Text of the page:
16 Days in WA: Stop Violence Against Women


The campaign begins on the International Day
for the Elimination of Violence Against Women
and runs through to 10 December, Human Rights
. It aims to raise awareness; increase positive actions; and highlight the work of organisations, agencies,
communities and individuals to end violence against women.

This year’s theme is ‘speak out to stop
violence against women’ and the message to the Western Australian community is that violence against women – in all
its forms – is unacceptable.

Our Indigenous
Family Violence
(IFV) program supports First Nations women in the Fremantle, Melville and Cockburn areas who
are experiencing or at risk of family and domestic violence to make positive changes in their lives. It provides
one-to-one counselling, mediation, advocacy and practical assistance. 

The program is achieving strong outcomes,
thanks to the team’s awareness and understanding of cultural and traditional beliefs. We accept and encouraging
traditional practices within the counselling setting to communicate respect and build rapport.

If you would like to find out more about
the IFV program, contact the team on 9231 0921 or email ifvp@unitingcarewest.org.au

Emily’s Story

*Emily had separated from an abusive
partner and found herself homeless and in the grip of a chronic drug addiction. Her four children were in state

Extremely distressed, Emily had a whole
raft of issues to be addressed if she was going to be reunited with her children. She connected with an Indigenous
Family Violence (IFV) support worker who listened to her story.

After finding her a place at a domestic
violence refuge, the support team helped her negotiate the reunification process and provided counselling through
the IFV program. The Attach team – another UCW family support program – helped her deal with her drug

Emily is now the primary carer for two of
her children and enjoys the company of all four on weekends. She has been clean for 14 months, has regained her
self-confidence and self-esteem, works as a volunteer and is studying Community Service.

“All I needed was for someone to care and
help me without judging. If it wasn’t for the help of staff to get me into a refuge, I’d be on the streets or dead,”
Emily said.


25 November 2019

The team from our South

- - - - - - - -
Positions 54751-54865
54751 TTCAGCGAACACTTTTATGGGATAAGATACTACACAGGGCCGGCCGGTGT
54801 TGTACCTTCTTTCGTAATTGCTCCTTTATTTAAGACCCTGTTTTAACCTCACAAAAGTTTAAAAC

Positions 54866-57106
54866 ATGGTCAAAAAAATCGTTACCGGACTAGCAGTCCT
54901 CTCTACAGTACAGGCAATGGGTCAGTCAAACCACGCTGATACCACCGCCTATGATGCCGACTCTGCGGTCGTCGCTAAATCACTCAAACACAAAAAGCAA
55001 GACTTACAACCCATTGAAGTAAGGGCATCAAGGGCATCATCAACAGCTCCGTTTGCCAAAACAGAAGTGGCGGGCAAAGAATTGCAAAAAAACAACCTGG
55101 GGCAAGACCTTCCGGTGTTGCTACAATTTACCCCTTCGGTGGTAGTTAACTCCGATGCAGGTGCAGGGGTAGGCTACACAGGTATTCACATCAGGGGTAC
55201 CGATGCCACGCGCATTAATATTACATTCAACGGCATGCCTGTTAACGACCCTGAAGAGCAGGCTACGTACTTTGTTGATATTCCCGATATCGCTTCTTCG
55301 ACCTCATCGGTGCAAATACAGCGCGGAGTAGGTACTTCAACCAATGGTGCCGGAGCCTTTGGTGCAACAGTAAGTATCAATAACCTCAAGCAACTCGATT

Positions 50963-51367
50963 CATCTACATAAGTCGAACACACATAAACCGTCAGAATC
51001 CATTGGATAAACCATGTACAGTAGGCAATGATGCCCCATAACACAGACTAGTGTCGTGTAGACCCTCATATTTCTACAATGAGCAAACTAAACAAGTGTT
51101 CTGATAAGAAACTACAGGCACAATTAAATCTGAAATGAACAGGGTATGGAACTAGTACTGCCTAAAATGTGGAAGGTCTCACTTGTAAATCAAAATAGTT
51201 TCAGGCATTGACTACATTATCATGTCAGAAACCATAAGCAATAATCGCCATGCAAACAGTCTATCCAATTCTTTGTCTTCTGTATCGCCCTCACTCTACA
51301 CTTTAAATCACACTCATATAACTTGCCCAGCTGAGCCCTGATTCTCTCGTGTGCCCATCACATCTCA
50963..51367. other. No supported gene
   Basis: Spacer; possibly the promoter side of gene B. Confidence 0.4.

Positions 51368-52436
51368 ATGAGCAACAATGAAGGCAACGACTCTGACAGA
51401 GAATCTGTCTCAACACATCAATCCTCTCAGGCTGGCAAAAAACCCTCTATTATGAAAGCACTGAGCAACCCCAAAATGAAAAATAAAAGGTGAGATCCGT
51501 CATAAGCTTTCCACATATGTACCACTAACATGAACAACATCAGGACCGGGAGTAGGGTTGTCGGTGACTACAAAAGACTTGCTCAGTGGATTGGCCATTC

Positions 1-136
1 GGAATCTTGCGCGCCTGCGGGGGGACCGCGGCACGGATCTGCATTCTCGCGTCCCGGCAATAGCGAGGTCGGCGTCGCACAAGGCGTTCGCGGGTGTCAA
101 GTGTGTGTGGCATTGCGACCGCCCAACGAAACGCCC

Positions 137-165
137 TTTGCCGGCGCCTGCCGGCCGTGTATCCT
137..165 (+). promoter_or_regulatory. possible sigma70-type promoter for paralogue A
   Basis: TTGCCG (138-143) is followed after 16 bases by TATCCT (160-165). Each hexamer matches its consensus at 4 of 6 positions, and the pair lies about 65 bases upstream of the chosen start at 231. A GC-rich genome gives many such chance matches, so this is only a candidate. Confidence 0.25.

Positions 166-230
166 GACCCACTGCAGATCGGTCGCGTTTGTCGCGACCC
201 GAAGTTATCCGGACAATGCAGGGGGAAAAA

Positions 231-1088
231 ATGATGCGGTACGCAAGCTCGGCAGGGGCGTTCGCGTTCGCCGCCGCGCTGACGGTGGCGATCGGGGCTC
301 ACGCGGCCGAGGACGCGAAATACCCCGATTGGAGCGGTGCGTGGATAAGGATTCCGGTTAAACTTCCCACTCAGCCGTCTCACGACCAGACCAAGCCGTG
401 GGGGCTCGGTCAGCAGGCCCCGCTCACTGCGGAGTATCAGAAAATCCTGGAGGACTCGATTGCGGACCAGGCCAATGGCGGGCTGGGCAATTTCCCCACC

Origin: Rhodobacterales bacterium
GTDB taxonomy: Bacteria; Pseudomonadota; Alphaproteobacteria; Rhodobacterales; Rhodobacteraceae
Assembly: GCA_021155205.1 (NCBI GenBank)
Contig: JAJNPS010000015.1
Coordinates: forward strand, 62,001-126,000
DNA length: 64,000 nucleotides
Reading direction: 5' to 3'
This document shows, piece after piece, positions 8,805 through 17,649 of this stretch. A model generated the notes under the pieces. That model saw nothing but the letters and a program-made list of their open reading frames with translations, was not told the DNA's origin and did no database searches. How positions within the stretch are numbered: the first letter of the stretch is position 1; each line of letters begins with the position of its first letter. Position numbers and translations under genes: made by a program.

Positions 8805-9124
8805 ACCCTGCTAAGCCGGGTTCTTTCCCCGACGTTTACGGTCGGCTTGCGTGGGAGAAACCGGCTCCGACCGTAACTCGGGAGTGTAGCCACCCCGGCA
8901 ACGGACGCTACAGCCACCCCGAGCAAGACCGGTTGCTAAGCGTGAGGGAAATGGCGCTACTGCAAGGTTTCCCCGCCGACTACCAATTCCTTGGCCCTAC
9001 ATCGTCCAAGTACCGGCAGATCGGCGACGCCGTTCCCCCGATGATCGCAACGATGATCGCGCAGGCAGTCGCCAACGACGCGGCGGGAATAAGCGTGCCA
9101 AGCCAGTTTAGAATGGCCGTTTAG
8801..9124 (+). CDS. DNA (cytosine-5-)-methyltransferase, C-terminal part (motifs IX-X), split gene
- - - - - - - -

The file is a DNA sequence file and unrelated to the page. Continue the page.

West Metro Hub support the 16 Days in WA campaign.

Do you know?

  • Gender inequality is strongly linked to
    violence against women.
  • Women are more likely than men to
    experience violence from a known person and in their home. Gender-based violence has social, economic, health and
    welfare costs on children, young people, individuals, families and communities.
  • The Western Australian government is
    developing a 10 Year Strategy to Reduce Family and Domestic Violence in our state.
  • To drive gender equality and to create a
    better, fairer and more equitable community, the Western Australian government is also developing a Women’s

The statistics

  • In 2018, Western Australia recorded the
    largest number of family and domestic violence related homicide offences (37 victims) across the
  • Nearly all Australians (97%) reject the
    idea that it is okay for men to joke with their male friends about being violent towards women.2
  • The majority of Australians say they
    would act or like to act when witnessing abuse or disrespect towards women.3
  • One in five Australians believe domestic
    violence is a normal reaction to stress, and that sometimes a woman can make a man so angry he hits her without
    meaning to.4
  • One in six women and one in nine men
    experience physical or sexual abuse before the age of 15 years.5 Over two in five young Australians
    (43%) support the statement ‘I think it’s natural for a man to want to appear in control of his partner in front
    of his male friends’.6


  1. Australian Bureau of Statistics:
    Recorded Crime – Victims, Australia 2018
  2. Young Australians’ attitudes to violence
    against women and gender equality, 2017 NCAS, ANROWS
  3. Young Australians’ attitudes to violence
    against women and gender equality, 2017 NCAS, ANROWS
  4. 2017 National Community Attitudes
    towards Violence against Women Survey (NCAS)
  5. AIHW: Report on Family and Domestic
    Violence 2019
  6. Young Australians’ attitudes to violence
    against women and gender equality, 2017 NCAS, ANROWS

Ways to take action

  • Wear something orange throughout the
    duration of the campaign.
  • Get informed: What is gender-based
    violence and why is it important to take a stand? To find out more, visit these websites:

  • Find out how to be a positive influencer
    through the Stop it at the Start
  • Talk to your children and other young
    people in your life about respectful relationships and check out The
    and the Respect

Information, Services and Supports

If you or anyone you know is experiencing
family and domestic violence and/or sexual violence, there is help available.

If you or someone you know is in immediate
danger, please call 000. For a comprehensive list of State and national helplines, please visit the
State Government’s Family and
Domestic Violence Help and Advice page